Jesus's Words

Chapter 9: Paul Disbelieved Continued.—Jerusalem Visit IV. and Last Invasion Visit. The Purpose Concealed: Opposition Universal; Among His Own Disciples, and Among Those of the Apostles

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Section 4: Opposition Made to It by His Own Attendants and Other Adherents

To find so much as the colour of a reason for this perfidy, was too much for the ingenuity of his attendant panegyrist. In the eyes of the whole body of his attendants, of whom the historian was one, so completely unjustifiable was his design in every point of view,—they joined in a remonstrance to him, beseeching him to give it up.

And when we heard these things, both we, and they of that place, besought him not to go up to Jerusalem. Then Paul answered, What mean ye to weep and to break mine heart? for I am ready not to be bound only, but also to die at Jerusalem for the name of the Lord Jesus. And when he would not be persuaded, we ceased, saying, The will of the Lord be done.Acts 21:12-14

At no such loss, however, was Paul himself: for this, and for everything else it was his will to do, he had a reason ready made. It was no less concise and economical than convenient: a word, and no more than a word, was the price paid for it:—revelation was that word.50 So he assures his "foolish" Galatians: and if they were foolish enough to believe it, these, though first, have not been last, in the career of foolishness.

Allow a man but the use of this one word, so it be in the sense in which Paul here uses it—admit the matter of fact, of which it contains the assertion,—the will of that man is not only sufficient reason, but sufficient law, for everything: in all places, and to all persons, his will is law. The will of this man is the will of that God, by whom this revelation of it has been made to him: the will of God, what man shall be audacious enough to dispute?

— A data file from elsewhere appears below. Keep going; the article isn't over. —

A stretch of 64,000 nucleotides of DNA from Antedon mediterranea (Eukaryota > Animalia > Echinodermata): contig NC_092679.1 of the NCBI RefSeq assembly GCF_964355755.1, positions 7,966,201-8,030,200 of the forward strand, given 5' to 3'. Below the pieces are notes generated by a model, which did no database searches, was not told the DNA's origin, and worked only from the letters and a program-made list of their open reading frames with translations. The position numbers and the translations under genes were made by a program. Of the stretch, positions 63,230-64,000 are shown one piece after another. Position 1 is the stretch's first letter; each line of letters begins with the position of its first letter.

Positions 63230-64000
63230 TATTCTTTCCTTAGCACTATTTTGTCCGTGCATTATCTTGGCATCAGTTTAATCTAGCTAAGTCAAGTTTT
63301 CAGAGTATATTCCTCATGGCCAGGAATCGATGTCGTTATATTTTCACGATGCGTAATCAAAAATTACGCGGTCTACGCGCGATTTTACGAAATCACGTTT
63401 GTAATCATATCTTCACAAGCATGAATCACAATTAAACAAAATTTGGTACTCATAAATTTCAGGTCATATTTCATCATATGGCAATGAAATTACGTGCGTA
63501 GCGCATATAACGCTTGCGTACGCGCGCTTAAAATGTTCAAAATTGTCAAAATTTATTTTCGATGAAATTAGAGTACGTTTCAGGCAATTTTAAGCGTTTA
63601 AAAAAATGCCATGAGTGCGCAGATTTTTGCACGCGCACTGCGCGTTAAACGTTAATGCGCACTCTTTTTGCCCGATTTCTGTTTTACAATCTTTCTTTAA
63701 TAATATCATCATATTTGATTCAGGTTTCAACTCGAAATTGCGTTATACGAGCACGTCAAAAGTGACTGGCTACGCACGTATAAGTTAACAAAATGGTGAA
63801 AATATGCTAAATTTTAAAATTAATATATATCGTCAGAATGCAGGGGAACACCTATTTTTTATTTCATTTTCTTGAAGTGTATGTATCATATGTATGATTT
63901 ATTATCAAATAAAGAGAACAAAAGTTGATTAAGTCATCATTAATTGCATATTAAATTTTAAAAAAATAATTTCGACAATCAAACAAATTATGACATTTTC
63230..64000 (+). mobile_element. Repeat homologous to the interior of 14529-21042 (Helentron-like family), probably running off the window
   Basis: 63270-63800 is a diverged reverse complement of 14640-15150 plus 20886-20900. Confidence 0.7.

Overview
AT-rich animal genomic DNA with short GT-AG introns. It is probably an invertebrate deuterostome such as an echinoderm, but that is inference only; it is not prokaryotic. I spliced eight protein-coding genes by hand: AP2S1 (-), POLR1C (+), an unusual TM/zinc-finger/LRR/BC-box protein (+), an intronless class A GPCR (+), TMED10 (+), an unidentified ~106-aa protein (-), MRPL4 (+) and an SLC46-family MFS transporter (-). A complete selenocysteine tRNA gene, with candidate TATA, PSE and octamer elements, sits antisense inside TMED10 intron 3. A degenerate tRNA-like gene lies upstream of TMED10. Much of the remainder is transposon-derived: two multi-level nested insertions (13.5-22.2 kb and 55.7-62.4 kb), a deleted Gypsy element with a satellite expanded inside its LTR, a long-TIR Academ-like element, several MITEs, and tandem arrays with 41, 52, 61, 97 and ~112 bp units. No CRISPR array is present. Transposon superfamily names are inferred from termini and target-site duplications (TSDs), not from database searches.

The motives, which gave birth to this act of perfidy and hostility, will now be visible enough, to every eye, that dares to open itself to them. At the time in question, they were too manifest to need mentioning: and at the same time too unjustifiable, to bear to be mentioned by his dependent historian, when speaking of the opposition, which, even on the part of his own dependents, it produced. They besought him—with tears they besought him: but, as to the reflections by which these tears were produced, they could not bear the light: it was not for a declared adherent to give them utterance. The sort of colour, put upon the project by Paul, with the help of one of his phrases—this was the only colour that could be found for it. It was for the name of the Lord Jesus that he was ready—for I am ready not to be bound only, but also to dieActs 21:13 For the name? O, yes, for the name at all times; for, in the name of Jesus, he beheld from first to last his necessary support: and of the Lord Jesus, nothing, as we shall find,—nothing from first to last, did he ever employ but the name. But, to be bound at Jerusalem—to die at Jerusalem—to be bound—to die—supposing this to take place,—where—to the religion of Jesus—would be, where could be, the use of it? There, at Jerusalem, the Apostles—the real Apostles of Jesus:—executing, without either dying or being bound for it, the commission, which to them had been really given by Jesus.


50 And I went up by revelation.Galatians 2:2

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